micro-interactions, by Athina Ntosti

Micro-interactions may be small, but their impact is big as they make the user experience easier.

What are Micro-interactions

Micro-interactions are the functional, interactive details of a product. When they are well designed they enhance the user experience. When they are poorly design they can be terribly detrimental to the users’ experience. An audible example of a micro-interaction is the sound your phone or your computer makes when you receive an email.

Where you see them

Micro-interactions play a large role in our digital lives, even if we don’t always notice them they are everywhere, from creating an account into a mobile app to purchase a product online or when you switch off your alarm in the morning.

“It’s the details that make systems feel more human, and more humane.”

— Dan Saffer

Why micro-interactions are

Sometimes during the creation of a product, we forget what our main goal really is: to change human behavior. We design digital products for people to use, often more than once.The key to making these moments almost invisible and completely functional to the user is in the details. Design with care for the users. Think about how people work with and use their devices. Don’t overthink the aesthetics, and focus on direct action with the principles of micro-interactions in mind as you go.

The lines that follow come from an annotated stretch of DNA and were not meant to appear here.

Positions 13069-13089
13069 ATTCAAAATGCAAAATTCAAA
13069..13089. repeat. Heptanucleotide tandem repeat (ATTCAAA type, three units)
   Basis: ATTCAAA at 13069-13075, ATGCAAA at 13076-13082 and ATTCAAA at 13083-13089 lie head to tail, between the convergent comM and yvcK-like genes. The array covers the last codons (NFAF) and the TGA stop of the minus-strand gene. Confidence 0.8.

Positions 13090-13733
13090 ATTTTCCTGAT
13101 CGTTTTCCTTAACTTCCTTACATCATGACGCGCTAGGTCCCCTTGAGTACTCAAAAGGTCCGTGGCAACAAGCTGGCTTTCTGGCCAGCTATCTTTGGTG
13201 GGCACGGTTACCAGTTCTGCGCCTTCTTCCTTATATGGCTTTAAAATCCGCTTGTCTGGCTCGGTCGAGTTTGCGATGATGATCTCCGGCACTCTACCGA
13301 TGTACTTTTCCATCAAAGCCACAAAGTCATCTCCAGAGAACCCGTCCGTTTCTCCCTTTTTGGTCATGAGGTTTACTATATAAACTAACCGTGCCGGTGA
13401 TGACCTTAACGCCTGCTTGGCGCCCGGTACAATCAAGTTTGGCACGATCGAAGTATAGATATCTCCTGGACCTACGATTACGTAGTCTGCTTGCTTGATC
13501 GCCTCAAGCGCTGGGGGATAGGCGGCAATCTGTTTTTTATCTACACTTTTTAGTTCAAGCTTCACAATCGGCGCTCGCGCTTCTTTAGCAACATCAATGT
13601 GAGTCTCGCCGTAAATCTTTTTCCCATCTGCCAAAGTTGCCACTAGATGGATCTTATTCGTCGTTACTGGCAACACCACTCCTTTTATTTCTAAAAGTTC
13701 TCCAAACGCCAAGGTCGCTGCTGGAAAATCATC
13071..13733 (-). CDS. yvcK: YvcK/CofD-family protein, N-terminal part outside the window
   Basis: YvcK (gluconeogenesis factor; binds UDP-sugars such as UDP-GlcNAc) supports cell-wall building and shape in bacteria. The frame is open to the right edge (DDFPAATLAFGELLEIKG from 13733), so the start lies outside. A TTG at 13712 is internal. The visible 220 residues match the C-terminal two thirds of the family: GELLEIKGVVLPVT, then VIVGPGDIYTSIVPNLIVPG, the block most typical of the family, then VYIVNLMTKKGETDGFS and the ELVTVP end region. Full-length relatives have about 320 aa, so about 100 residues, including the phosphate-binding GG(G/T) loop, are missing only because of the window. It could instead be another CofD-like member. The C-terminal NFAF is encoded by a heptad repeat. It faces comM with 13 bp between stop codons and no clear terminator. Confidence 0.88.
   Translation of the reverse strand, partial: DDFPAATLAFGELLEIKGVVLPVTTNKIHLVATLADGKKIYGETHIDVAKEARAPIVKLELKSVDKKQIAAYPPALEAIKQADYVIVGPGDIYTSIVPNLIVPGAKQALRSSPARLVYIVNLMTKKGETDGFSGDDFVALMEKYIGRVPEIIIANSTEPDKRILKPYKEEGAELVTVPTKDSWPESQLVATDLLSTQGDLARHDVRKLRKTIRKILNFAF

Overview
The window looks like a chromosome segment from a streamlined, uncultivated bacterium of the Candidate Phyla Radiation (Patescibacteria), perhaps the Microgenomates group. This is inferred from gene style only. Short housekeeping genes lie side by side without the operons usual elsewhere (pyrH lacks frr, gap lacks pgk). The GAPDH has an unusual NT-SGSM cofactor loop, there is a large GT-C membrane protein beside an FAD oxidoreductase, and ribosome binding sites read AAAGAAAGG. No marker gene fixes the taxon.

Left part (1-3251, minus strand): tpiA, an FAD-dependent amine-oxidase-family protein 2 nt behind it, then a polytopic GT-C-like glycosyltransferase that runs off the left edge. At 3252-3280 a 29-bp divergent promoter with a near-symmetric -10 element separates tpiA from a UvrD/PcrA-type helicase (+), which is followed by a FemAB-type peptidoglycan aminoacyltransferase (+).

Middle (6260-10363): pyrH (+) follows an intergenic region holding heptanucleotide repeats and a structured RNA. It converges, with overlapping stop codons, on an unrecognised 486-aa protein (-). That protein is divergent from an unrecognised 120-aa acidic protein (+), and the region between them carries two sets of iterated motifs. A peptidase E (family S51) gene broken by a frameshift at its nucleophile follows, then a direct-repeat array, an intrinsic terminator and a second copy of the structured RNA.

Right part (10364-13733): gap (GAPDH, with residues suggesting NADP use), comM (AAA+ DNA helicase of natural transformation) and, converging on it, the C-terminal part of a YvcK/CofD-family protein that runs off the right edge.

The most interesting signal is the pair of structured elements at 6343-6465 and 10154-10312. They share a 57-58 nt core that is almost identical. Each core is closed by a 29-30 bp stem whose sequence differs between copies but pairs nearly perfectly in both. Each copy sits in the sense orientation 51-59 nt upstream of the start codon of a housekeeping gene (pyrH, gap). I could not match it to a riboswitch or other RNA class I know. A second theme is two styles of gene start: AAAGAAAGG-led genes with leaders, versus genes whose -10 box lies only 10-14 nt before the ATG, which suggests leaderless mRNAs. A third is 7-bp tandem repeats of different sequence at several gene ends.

Four parts of Micro-interactions

Image from microinteractions.com

Every interaction includes these parts to create a cycle for how things work. According to Saffer, most people don’t even know or think about micro-interaction contact unless something goes wrong.

Trigger → Initiates an action

Rules → What happens one an action is triggered

Feedback → How you know what’s happening

Loops and modes → What happens next

Here are some great micro-interactions in practice

by Oleg Frolov

by Paarth Desai

by Jakub Antalik


“Design is not just what it looks like & feels like. Design is how it works.”

— Steve Jobs

Micro-interactions play an essential role in a user’s understanding of computer systems. They give the user feedback, both good and bad, on what the current status of the system is, what the result of their actions will be or what has already happened as a result of their action and tells them what they should do next.

This feedback can add an element of personality to a user’s experience when interacting with a website or app. They can be used to take away the dull, negligible aspect of using computer systems and make it far more enjoyable and memorable. This is their greatest contribution to User Experience.

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